Buy when there is blood in the streets
In late 2008, as the stock market cratered, I decided to test the “buy when there is blood in the streets” theory.
I told my wife about a small mining exploration company run by two guys – Rob and Tony.
They had around $2 million in the bank and were in no danger of going bankrupt. The company’s shares traded for just 6¢, a fraction of the price just six months prior.
This was a scary time for us. We had two toddlers. I was just three years into my new job. This was my first stock market crash, where I had real money at stake. And, according to the financial news, it was the end of the world.
It was a stressful time. It would have been easy to do nothing. To sit on our hands and take no chances.
But I felt like we had an opportunity to plant seeds in the stock market that would grow into real wealth. I told her that if we were patient, we could probably double our money on the stock. So, I scraped together some cash and invested in the company.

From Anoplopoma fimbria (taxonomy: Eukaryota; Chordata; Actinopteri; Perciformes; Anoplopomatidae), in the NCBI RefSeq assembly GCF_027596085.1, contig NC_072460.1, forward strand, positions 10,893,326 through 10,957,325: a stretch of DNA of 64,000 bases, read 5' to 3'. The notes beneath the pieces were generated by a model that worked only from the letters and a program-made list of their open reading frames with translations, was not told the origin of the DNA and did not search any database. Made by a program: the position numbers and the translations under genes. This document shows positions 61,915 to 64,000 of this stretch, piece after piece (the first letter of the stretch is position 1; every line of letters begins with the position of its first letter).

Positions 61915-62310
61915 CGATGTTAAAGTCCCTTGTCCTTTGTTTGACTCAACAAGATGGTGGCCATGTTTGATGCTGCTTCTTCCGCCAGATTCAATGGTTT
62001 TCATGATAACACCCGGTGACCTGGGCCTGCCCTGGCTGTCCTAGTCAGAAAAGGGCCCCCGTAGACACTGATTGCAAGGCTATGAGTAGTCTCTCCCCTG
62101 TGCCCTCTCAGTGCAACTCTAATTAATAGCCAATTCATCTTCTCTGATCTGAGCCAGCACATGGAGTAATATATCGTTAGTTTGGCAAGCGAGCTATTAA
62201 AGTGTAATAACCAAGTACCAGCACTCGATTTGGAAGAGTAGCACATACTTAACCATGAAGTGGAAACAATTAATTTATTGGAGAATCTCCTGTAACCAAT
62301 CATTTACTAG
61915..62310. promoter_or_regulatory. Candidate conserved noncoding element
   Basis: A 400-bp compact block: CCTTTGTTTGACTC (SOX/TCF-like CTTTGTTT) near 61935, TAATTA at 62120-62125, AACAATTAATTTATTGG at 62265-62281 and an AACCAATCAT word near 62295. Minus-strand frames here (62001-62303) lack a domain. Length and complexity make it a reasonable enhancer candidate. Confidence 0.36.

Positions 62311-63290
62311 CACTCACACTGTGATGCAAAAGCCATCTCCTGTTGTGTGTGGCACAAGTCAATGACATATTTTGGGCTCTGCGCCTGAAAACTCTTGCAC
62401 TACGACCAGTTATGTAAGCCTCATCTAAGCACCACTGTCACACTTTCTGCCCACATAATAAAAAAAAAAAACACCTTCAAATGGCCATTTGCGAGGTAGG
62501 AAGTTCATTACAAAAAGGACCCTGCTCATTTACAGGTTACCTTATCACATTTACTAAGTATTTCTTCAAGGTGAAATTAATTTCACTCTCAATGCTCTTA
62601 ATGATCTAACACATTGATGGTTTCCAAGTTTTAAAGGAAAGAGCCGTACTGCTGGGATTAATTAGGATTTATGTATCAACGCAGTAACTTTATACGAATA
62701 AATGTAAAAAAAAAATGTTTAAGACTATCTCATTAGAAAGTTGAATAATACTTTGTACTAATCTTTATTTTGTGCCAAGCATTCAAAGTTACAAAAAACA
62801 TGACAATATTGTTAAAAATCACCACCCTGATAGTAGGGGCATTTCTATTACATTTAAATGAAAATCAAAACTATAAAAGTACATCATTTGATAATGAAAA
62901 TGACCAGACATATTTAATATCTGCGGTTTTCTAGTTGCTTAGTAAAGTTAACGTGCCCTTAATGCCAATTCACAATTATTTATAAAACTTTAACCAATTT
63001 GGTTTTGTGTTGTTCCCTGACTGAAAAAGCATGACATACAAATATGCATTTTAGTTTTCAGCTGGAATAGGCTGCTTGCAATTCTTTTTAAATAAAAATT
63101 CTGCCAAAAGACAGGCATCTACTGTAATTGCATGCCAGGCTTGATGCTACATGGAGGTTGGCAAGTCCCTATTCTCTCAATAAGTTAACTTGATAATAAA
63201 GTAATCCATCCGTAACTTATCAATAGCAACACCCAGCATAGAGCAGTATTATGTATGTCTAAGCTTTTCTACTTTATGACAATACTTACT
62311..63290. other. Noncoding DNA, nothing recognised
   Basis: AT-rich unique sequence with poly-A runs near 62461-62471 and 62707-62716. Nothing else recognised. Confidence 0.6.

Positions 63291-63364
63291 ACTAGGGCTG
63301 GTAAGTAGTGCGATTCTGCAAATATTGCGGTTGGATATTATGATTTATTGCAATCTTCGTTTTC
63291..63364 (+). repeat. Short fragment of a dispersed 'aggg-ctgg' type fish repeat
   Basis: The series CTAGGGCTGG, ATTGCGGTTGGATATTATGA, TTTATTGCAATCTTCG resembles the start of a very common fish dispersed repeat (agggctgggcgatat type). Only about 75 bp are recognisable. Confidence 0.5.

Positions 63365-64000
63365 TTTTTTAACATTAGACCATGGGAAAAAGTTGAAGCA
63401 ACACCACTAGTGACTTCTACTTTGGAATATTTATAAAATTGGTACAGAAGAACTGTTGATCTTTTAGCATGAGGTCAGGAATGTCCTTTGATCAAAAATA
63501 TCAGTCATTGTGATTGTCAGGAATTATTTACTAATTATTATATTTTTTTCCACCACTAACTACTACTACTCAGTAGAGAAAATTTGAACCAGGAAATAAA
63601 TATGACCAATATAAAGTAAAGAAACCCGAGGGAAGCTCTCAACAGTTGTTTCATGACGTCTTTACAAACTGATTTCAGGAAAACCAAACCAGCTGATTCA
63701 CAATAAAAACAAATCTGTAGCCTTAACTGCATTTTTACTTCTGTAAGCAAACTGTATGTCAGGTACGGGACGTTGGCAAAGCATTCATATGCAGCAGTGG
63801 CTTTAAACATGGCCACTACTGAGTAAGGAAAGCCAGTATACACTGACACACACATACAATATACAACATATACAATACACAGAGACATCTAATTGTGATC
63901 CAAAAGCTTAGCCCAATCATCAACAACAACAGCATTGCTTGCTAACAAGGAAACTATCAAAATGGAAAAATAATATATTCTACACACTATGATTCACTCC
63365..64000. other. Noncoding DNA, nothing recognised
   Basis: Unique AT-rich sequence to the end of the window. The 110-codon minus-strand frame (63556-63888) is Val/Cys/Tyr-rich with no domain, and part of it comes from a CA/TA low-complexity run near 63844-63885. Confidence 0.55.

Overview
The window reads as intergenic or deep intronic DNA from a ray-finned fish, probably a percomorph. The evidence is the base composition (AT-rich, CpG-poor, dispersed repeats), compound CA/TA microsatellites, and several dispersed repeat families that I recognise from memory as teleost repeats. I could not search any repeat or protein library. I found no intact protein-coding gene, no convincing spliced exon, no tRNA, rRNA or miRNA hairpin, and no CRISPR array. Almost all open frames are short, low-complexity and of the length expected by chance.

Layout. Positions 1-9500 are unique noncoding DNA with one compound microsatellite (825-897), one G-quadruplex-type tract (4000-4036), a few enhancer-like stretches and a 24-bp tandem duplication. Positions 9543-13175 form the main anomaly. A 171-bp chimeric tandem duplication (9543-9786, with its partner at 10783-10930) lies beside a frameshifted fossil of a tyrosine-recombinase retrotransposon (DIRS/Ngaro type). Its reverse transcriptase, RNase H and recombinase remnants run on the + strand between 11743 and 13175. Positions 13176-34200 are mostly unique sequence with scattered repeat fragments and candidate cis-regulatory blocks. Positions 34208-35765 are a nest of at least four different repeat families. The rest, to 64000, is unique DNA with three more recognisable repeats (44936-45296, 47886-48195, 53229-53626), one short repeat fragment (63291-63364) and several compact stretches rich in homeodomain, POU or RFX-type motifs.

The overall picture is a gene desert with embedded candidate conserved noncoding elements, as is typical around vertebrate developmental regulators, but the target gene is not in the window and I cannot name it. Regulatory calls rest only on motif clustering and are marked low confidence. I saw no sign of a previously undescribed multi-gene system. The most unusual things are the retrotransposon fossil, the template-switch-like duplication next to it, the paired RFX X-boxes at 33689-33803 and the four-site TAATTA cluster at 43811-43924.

Two things happened.
First, the stock market recovered, as you can see in the chart. Second, Rob and Tony made a discovery – the 2.8-million-ounce Coffee gold deposit, in Yukon Territory. The stock took off like a rocket.
In just about two years, I sold our shares around $1.30 each and bought my wife a car.
That’s the kind of opportunity that comes from bear markets.
There was some luck involved. If they had not made the Coffee discovery, the stock wouldn’t have gone up quite that much. But the entire junior mining complex went up 300%, as you can see from this chart of the TSX Venture Index:
I focused on three things: great management, cash in the bank, and zero risk of bankruptcy.
I still focus on these qualities, with each company I recommend. And in a normal market, they do well. But these crashes happen and with them come opportunities to create wealth.
We just have to have the conviction to buy great companies, even when we are terrified.
P.S.: If you have any questions or just want to say “Hi”, drop us a line at firstname.lastname@example.org. I’ll respond to questions in next week’s update.